I had never heard of Lynsey Addario before I was gifted this book for Christmas. When I unwrapped it I was instantly excited. The cover photograph is beautiful and the title is exciting. As someone who is interested in war and conflict and who enjoys photography, I knew that this book would be exactly the kind of thing that I would like reading. After finishing the book I can say that my first instinct was right: this book is incredible and I am sad I have spent all of these years not knowing about Lynsey Addario.
It's What I Do: A Photographer's Life of Love and War is Addario's autobiographical account of her photojournalism career. She is incredibly accomplished: she was part of a Pulitzer winning team and she was awarded a McCarthy grant to continue her work photographing war zones. She has traveled to some of the most dangerous places on earth like Libya, Somalia, and Syria, and she has been kidnapped twice while on assignment. She has embedded with military units and seen front line action in war and has lived in Mexico, India, Turkey, and England. I almost couldn't believe all of the details of her life while I was reading.
What makes Addario's book stand out from other books about war reporting is how she flawlessly laces the story of her love life throughout her assignments in war zones. She doesn't shy away from sharing the details of her various relationships and affairs and the strains they came under because of her job. Addario perfectly captures how difficult it is to be a working woman, and the harsh choices that career-driver women face in terms of marriage and starting families. Addario's daring feats made me feel proud to be a woman, but what is so important about this book is the fact that her realistic depictions of relationships and pregnancy also made me feel proud to be a woman.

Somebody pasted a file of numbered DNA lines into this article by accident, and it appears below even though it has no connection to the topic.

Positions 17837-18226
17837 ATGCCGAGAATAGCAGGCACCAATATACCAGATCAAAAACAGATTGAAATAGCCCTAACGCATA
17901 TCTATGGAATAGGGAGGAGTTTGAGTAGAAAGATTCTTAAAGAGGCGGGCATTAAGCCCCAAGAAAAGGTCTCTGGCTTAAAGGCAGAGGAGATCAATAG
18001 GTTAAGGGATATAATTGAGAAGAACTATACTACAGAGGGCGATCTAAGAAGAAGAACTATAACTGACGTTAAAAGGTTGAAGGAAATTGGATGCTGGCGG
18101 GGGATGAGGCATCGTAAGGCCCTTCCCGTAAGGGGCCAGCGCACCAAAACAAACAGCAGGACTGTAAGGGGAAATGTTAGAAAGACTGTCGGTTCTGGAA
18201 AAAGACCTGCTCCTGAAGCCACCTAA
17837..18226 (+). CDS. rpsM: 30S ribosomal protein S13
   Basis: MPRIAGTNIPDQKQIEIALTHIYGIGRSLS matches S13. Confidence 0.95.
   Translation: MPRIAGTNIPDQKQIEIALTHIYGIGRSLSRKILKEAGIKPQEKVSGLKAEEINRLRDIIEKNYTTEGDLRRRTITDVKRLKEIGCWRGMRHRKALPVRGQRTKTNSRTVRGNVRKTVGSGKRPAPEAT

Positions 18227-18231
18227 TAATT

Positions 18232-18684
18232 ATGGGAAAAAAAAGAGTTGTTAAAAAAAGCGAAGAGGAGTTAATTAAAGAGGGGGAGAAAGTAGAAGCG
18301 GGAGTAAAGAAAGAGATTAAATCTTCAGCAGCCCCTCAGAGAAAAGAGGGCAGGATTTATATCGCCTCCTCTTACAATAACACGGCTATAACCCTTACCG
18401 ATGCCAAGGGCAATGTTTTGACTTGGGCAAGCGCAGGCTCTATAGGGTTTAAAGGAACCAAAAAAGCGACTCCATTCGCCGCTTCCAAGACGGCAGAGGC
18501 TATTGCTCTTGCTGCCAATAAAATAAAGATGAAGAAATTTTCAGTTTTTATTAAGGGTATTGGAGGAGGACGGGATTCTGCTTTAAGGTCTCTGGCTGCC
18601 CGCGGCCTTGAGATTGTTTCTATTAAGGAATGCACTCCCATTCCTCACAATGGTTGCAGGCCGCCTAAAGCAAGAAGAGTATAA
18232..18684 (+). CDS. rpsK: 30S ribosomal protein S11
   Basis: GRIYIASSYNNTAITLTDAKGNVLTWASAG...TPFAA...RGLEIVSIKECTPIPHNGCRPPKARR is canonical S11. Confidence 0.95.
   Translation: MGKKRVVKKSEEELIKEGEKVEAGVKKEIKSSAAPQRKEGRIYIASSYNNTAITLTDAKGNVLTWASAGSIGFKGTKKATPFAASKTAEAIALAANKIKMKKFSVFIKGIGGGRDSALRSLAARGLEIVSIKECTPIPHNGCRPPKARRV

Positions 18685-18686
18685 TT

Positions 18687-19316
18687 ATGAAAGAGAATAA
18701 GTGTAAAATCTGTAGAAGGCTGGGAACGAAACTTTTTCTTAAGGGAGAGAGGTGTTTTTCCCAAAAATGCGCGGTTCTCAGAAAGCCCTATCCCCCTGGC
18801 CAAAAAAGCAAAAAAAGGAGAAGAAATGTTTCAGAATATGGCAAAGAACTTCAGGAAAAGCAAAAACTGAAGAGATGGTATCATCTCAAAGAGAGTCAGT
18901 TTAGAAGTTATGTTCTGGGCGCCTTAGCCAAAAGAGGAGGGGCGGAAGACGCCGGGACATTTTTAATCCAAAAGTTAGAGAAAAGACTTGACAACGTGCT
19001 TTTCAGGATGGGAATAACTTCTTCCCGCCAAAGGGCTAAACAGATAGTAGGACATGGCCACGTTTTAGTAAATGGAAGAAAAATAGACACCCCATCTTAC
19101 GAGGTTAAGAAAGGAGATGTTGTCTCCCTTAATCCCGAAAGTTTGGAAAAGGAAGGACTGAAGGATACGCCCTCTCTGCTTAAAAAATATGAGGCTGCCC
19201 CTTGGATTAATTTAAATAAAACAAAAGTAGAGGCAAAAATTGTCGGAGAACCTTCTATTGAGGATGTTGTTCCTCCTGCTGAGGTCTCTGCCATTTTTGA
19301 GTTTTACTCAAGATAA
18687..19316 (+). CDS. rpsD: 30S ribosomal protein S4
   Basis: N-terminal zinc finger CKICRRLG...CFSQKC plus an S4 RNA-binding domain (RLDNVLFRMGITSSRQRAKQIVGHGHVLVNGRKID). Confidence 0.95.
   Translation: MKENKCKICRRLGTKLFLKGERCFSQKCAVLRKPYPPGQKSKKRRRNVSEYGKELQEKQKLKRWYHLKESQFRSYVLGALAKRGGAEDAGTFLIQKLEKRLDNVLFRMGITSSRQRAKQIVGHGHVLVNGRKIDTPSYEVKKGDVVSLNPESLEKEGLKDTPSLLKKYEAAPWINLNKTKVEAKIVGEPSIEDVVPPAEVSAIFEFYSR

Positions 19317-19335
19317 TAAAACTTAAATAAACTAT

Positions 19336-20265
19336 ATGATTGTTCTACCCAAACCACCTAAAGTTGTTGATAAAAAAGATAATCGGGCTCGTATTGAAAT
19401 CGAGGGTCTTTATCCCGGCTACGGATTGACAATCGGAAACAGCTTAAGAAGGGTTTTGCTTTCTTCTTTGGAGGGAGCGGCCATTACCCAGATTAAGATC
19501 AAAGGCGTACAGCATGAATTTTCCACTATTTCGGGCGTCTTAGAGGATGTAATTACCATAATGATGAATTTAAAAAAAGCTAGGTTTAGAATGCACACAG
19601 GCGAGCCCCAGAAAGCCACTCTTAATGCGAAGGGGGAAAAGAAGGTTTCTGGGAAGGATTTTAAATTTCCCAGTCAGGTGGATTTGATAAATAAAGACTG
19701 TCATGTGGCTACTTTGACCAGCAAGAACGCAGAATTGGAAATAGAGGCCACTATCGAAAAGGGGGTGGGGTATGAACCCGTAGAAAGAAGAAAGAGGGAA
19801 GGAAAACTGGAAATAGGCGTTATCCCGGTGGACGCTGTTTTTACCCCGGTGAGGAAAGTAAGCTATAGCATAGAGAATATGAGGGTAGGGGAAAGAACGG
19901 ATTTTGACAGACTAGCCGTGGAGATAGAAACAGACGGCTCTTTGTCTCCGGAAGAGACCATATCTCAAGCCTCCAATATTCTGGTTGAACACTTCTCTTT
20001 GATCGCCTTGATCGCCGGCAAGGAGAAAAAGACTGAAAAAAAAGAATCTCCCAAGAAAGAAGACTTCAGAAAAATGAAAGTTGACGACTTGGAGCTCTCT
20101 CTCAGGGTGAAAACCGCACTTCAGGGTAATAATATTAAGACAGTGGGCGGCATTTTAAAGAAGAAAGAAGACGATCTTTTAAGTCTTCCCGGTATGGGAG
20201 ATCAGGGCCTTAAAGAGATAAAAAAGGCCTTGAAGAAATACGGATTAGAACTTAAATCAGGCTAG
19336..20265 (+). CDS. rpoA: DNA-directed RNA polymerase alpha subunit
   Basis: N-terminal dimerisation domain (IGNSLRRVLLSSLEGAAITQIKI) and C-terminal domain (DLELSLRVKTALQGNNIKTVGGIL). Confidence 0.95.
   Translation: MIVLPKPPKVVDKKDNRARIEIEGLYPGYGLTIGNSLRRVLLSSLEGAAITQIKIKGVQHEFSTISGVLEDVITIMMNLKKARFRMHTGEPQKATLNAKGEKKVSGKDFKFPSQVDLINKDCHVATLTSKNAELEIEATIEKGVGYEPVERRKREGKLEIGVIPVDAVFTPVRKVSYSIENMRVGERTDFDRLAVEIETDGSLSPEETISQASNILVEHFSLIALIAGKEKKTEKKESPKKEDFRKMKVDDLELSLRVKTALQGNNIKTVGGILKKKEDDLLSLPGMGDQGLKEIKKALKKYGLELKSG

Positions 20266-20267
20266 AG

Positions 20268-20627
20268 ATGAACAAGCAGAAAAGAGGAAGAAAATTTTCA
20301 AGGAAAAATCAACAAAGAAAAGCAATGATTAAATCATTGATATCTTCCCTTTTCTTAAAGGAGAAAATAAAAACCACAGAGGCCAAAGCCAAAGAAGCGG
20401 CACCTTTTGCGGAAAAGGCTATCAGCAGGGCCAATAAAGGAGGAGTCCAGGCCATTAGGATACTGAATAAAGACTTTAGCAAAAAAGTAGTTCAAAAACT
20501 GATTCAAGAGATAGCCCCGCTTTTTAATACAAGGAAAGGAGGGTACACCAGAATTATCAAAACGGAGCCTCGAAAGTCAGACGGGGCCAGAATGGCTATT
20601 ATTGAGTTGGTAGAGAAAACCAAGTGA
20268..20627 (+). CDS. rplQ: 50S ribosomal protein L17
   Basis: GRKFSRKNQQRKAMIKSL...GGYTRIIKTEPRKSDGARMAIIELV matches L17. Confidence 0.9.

I read this book very quickly. It only took me a couple of days. I was so excited by Addario's story and so many of the things she said resonated with me, and I think that so many women would connect to this story. It is exciting, it is empowering, and it is important. While the story is told in the first person and is about Addario's life, she also dedicates large portions of the book to telling the stories of the women she photographs in war zones. Women who have be raped, abused, refused education, and turned from their families.
I want to share a few of my favourite quotes from the book without giving away too much. These two in particular really resonated with me. The first is about the reality of war zone relationships, and the second about insecurities.
"Romantic feelings in a war zone were exaggerated by the intensity of every day; one month in Iraq alongside someone was equivalent to six months in the normal world."
"I was still a woman, and I still cared what I looked like; no matter what I accomplished with my career, nothing eliminates those stinging insecurities you develop as a child or teen."
The book also includes numerous photographs that Addario has taken over the course of her career. It is easy to see why she has accomplished so much. She is clearly talented and hardworking and dedicated. Her photographs of injured American soldiers in Afghanistan are very powerful, but the most mesmerizing photos are of women in war zones. Some are brightly coloured, others shadowed and dark. Some show women's faces, and in others only their eyes are visible through veils. They depict a world in which a woman can be many things and multi-dimensional. A mother. A rape survivor. A victim. An employee. An employer. A friend. A child. A wife.
This book has set the bar very high for this year.
You might also like:
- Where Men Win Glory: The Odyssey of Pat Tillman by Jon Krakauer
- All We Leave Behind by Carol Off